A couple days ago, Heydays Vintage TV reached out to my friend Jeff Kunkle, of Vintage Roadside, to ask an interesting question: how many of the old, vintage tiki bars are still operating in the U.S.? Well, now, like our earlier question about which still-operating tiki bar is the oldest, this got my wheels turning. In Critiki, I track the dates when places open and close, but it can be hard to find good info, so my coverage is sometimes imprecise and spotty. Further, I’d been thinking about how to better present that information at a glance. This question helped me gel some ideas on that front, and my first step forward can now be seen on Critiki. Any classic locations that are still operating now have a “CLASSIC” ribbon indicator in the corner, similar to the “HISTORY” ribbons that indicate locations that have closed. What makes a place “classic”? By my estimation, anything that opened before about 1990. In practice, almost nothing opened after, say, 1978. Anything that opened in the ’80s was overseas, and were the final echoes of the original Polynesian Pop craze, and I believe belong in that Classic era category.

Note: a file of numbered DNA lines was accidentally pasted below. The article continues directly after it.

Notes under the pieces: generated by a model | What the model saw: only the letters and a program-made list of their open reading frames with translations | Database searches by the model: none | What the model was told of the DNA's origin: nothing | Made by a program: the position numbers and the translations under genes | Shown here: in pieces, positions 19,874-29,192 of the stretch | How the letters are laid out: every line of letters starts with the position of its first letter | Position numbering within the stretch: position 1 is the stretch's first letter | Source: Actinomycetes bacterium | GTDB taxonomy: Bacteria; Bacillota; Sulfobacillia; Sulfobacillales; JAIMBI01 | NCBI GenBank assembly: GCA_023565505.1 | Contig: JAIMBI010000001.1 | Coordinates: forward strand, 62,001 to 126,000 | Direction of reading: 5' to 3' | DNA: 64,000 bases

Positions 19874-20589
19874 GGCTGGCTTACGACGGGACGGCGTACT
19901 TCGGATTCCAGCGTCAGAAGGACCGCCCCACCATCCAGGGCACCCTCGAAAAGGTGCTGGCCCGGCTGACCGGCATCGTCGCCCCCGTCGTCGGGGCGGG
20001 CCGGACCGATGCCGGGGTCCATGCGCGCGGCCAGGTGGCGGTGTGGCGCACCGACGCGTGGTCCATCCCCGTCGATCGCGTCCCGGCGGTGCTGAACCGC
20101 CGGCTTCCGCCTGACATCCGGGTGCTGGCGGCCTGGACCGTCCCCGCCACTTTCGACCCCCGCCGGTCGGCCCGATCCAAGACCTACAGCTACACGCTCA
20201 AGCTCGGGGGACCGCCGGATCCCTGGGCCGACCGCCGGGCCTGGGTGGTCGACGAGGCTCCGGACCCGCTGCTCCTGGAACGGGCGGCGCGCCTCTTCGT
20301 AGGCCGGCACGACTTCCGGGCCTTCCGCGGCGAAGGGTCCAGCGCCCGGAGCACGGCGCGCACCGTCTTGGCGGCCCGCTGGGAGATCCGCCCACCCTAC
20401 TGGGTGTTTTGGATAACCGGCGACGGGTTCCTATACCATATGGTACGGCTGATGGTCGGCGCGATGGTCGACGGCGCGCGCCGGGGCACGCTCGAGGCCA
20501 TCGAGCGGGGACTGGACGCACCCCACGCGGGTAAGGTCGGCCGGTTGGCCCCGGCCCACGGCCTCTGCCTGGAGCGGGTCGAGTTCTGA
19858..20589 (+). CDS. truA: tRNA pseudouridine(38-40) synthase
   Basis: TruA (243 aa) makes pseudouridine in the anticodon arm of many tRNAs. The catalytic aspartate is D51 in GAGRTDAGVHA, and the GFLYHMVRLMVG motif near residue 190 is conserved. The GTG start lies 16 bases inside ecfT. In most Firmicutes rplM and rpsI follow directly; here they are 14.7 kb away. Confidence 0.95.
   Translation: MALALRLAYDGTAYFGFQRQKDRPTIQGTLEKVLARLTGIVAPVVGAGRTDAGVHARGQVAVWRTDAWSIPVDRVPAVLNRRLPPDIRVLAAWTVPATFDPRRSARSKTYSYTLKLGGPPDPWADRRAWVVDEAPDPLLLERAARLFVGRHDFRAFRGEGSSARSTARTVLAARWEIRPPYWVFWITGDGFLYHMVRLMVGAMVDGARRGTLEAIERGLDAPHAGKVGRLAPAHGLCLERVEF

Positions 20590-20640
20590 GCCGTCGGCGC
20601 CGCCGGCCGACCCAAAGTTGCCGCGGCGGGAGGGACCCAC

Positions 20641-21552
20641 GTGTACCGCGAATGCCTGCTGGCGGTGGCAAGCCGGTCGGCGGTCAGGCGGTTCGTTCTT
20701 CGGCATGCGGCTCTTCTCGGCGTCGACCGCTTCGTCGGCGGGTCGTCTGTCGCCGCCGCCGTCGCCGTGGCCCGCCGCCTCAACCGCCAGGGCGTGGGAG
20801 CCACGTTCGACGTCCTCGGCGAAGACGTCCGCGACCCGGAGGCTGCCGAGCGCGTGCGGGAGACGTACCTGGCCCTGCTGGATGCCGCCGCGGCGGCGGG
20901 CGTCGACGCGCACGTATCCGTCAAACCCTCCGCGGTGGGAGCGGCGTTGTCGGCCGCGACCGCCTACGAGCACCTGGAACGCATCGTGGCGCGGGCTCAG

Check out the Critiki Map for tiki in San Diego: it’s a hotbed of classic tiki! Bali Hai, Humphrey’s Half Moon Inn, Trader Mort’s, the former Hanalei Hotel, The Islands Restaurant… not all of it has survived equally well over the decades, but there’s a lot of history to soak up in San Diego.
In my mind, the newer places fall into two distinct eras: the early tiki revival, and modern-day tiki bars. Examples of early tiki revival bars would be Bamboo Hut in San Francisco, Otto’s Shrunken Head in New York City, and Purple Orchid Exotic Tiki Lounge in El Segundo. They may not get much attention today, now that we’re up to our eyeballs in modern tiki bars—but in the 1990s, these places were true oddballs, and kept the torches lit during what otherwise would have been a very dark time. They’ll always have a piece of my heart for that, and I’d like to help put them in context so people can appreciate the role they’ve played.
I have a bit of thinking to do about how I’ll choose to present the Classic/Early Revival/Modern era distinctions on Critiki. In the meantime, I hope the CLASSIC ribbons help you spot the longstanding treasures!
Oh! The answer to the original question? 74.
- Tiki in San Diego [Critiki]
- Bali Hai Restaurant in San Diego [Critiki]
- Humphrey’s Half Moon Inn in San Diego [Critiki]
- Trader Mort’s in San Diego [Critiki]
- Crowne Plaza (formerly the Hanalei Hotel) in San Diego [Critiki]
- The Islands Restaurant in San Diego [Critiki]
- Bamboo Hut in San Francisco [Critiki]
- Otto’s Shrunken Head in New York City [Critiki]
- Purple Orchid Exotic Tiki Lounge in El Segundo [Critiki]
- The Oldest Tiki Bar In the World [Critiki News]